|Audrey + turtleneck = perfection|
What's this about turtlenecks being back in style? Would someone please tell me when they left? I thought the turtleneck (especially black) was a wardrobe staple. Come to think of it, I haven't actually worn a turtleneck for quite a few years, but I assumed that was because we now live in Texas, the land of "eternal summer" (it's barely making 60 now at high noon).
Suddenly the turtleneck has peeked out from its shell and is being worn by Those Who Know and shown by those who will influence our fashion choices in seasons to come. Designer Rachel Roy wore a sheer nude Stella McCartney turtleneck with a long black skirt to the CFDA awards and remarked that she "didn't always have to show a lot of skin, but what I do want to show all the time is a lot of brains. And the turtleneck is strong, elegant and smart."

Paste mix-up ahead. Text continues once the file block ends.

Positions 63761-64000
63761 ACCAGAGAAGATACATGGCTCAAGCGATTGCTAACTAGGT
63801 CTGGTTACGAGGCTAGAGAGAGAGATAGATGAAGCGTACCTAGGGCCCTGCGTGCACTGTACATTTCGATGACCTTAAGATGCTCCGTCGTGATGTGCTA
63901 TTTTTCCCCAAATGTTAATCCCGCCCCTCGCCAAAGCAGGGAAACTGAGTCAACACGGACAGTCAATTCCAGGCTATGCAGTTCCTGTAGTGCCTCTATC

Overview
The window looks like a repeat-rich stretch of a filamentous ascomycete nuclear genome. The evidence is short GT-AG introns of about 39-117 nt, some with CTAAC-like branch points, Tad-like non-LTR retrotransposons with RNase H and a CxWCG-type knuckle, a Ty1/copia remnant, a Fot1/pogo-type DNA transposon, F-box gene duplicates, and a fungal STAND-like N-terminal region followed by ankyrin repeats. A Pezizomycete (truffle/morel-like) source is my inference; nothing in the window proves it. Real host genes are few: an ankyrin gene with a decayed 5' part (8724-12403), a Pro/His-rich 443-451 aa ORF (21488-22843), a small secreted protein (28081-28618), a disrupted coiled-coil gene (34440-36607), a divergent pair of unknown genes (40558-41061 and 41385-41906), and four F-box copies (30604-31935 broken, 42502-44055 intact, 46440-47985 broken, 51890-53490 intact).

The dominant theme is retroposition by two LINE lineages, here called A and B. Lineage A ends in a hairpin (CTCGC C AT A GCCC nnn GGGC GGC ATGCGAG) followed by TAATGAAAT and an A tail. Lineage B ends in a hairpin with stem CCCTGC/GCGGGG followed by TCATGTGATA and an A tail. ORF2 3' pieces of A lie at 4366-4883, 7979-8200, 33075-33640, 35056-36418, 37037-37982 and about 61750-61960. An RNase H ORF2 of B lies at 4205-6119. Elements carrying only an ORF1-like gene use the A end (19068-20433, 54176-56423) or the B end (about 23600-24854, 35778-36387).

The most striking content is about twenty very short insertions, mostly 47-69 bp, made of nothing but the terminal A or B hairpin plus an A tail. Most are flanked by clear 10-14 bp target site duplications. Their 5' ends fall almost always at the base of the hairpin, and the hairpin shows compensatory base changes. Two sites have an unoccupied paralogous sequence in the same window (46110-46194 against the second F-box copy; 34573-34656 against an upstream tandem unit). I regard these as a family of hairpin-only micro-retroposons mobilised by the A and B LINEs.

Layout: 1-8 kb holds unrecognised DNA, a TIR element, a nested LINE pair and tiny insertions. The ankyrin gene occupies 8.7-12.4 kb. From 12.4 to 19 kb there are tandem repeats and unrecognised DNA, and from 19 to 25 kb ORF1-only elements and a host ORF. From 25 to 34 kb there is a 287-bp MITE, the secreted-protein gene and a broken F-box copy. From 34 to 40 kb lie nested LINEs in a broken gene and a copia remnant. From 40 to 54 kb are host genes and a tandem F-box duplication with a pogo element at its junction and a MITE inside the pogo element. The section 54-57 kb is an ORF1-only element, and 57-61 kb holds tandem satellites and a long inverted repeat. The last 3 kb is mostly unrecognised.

|Rachel Roy looking brainy|
Why the appeal of the turtleneck? It puts the focus on your face. It creates a blank palette to show off a beautiful necklace or earrings. You can dress it up or dress it down. It feels good against your skin (if it's cashmere). And— yes— it whisks away a wrinkly neck.
The turtleneck harks back to the 19th century when it first appeared on college athletes' underwear. It was later co-opted by the military, adopted by beatniks in the '50s (as Audrey was trying to be in "Funny Face" pictured above) and replaced a shirt and tie under a man's suit jacket in the '60s. Pretty soon it was worn by everyone in the family and became as ubiquitous in winter as was the t-shirt in summer.
Leave it to today's designers to bring back the turtleneck with a little bite. Ikram Goldman, whose Chicago boutique is a Michelle Obama favorite, sees the turtleneck in a new light. "It hugs your body, your neck, your arms— it's like a mold. And that tightness on the neck is almost like bondage. What's not sexy about that?"